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Catherina Cunnane
Catherina Cunnanehttps://www.thatsfarming.com/
Catherina Cunnane hails from a sixth-generation drystock and specialised pedigree suckler enterprise in Co. Mayo. She currently holds the positions of editor and general manager at That's Farming, having joined the firm during its start-up phase in 2015.
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How an experienced farm vet of 34 years nearly became a human doctor

That’s Farming editor, Catherina Cunnane, in conversation with an experienced vet of 34 years, Jon E Higgins, VMD (Acorn FarmVets), as part of this week’s veterinary segment, in first of a two-part interview.

“I am based in Belle Mead, NJ – Central New Jersey in Somerset County, and I live approximately 150 yards from where I grew up.

My parents had a small flock of sheep and a herd of Angus, but my father was a small-town Chrysler car dealer, which my grandfather started.

So, officially my first job was pumping gas, but I worked on a local dairy farm and started grain farming on my own when 14-years-old.

Early on, as a teenager, I developed an interest in agriculture. I was in Dairy 4H up in Vermont and worked on dairy farms all summer up there where my grandparents were.

That, and the farms back home, cemented my desire to work with cattle, which led to my current career as a veterinary practitioner.

Educational pathway: studying veterinary medicine

Briefly, in undergrad at the University of Vermont, I was heading into human medicine. I was accepted for an MD-PhD program in infectious diseases and realised at the last minute, just weeks away, that I really preferred applying myself to medicine in animals, not people.

I completed my undergraduate degree at the University of Vermont BS, where I specialised in animal science in 1982 and then undertook a VMD Doctor of Veterinary Medicine University of Pennsylvania in 1989, Philadelphia, PA, USA.

Bovine ET work

Immediately after my undergrad, I became very interested in the new field of embryo transfer in cattle.

I trained for that at Colorado State University Fort Collins, which really was the epicentre for that field.

I performed this process on my own herd but doing this for others, you need to be a licensed veterinarian – so I applied to the University of Penn but was not accepted immediately (despite 4.0 GPA and high MCAT tests).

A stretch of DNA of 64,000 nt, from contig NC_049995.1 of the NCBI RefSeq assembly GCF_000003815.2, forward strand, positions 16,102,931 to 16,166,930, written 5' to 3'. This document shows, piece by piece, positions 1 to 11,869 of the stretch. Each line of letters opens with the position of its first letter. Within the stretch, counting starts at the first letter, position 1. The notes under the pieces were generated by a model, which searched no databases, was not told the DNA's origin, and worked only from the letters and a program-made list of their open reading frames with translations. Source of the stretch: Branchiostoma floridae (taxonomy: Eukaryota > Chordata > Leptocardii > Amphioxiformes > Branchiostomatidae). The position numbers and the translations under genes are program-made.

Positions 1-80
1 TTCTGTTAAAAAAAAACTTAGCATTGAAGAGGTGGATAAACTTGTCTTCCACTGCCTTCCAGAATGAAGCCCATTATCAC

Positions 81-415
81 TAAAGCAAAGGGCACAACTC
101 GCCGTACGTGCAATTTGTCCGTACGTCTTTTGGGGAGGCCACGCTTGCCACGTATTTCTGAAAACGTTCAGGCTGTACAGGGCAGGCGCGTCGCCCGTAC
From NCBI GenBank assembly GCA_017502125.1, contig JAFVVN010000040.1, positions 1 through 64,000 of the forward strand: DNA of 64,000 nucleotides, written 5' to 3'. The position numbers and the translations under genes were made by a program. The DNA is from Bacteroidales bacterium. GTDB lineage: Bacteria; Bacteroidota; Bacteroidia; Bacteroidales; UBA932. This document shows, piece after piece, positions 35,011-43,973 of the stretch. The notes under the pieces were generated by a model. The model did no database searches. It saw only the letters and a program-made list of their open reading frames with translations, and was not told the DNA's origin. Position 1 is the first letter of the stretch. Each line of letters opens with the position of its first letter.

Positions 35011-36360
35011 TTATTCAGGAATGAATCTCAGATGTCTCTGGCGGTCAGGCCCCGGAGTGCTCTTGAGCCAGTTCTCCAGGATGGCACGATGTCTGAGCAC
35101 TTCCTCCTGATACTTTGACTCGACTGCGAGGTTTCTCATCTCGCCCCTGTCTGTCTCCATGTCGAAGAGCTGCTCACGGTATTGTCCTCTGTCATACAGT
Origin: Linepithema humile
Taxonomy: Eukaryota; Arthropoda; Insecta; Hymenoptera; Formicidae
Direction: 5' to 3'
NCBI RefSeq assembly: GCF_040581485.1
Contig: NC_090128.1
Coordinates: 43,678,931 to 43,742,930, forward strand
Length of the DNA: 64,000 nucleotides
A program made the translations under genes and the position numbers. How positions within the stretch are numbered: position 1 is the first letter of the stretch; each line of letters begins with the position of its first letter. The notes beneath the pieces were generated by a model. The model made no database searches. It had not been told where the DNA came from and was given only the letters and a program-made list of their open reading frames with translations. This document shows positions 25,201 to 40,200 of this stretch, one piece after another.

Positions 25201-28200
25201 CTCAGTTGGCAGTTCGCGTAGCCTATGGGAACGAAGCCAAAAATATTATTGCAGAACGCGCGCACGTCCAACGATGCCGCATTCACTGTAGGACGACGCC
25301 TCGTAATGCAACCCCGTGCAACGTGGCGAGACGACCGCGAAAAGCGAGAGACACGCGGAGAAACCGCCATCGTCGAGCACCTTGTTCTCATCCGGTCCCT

Herein is the lesson for those applying – what they really wanted on my application was that I had time riding with local veterinarians, so I knew what I was getting into – I did, but did not formally do that process.

So, people with vet aspirations should spend time with your local practices and have them send letters to vet schools you are applying to.

After graduation

After graduating, I started in practice myself, doing bovine embryo transfer.

I left the day after graduation and headed to Kentucky to flush Hereford donors for a week.

I received wonderful guidance over the first few years both from our local farm vets and also professors at the UPenn vet school at the large animal hospital – as well from other veterinarians belonging to AETA – the American Embryo Transfer Association, but those first few years, fortunately, was confined to ET and herd health work (preg-checks).

34 years in practice

On May 22nd, 2023, I have been in practice as a vet for 34 years. I have run a solo practice most of the years and have had associates in about 6-7 of the years I was in practice.

Currently, I cover most of the state of NJ with the exception of the very top counties and some of bordering Pennsylvania – approximately a 60-mile radius.

I have very good relations some other neighbouring veterinarians that also do some farm work – and we call on each other if someone is going to be out of town to help with coverage.

Over the years, in practice, I have had a lot of oddball things over the years, but one that has cropped up a few times is the congenital ‘monster’, amorphous globosus.

This is a parasitic twin that is born with a normal calf but is essentially a little ball with hair on it. On one, I found teeth, but they are most interesting.

I am most passionate about ruminant reproduction, from recovering embryos to delivering calves/obstetrics.

It is still a really neat kick to see a dish of embryos, seeing them in the scope, and then nine months later, they are running around the field.”

Part two of this interview to follow on That’s Farming.

To share your story, email – [email protected]

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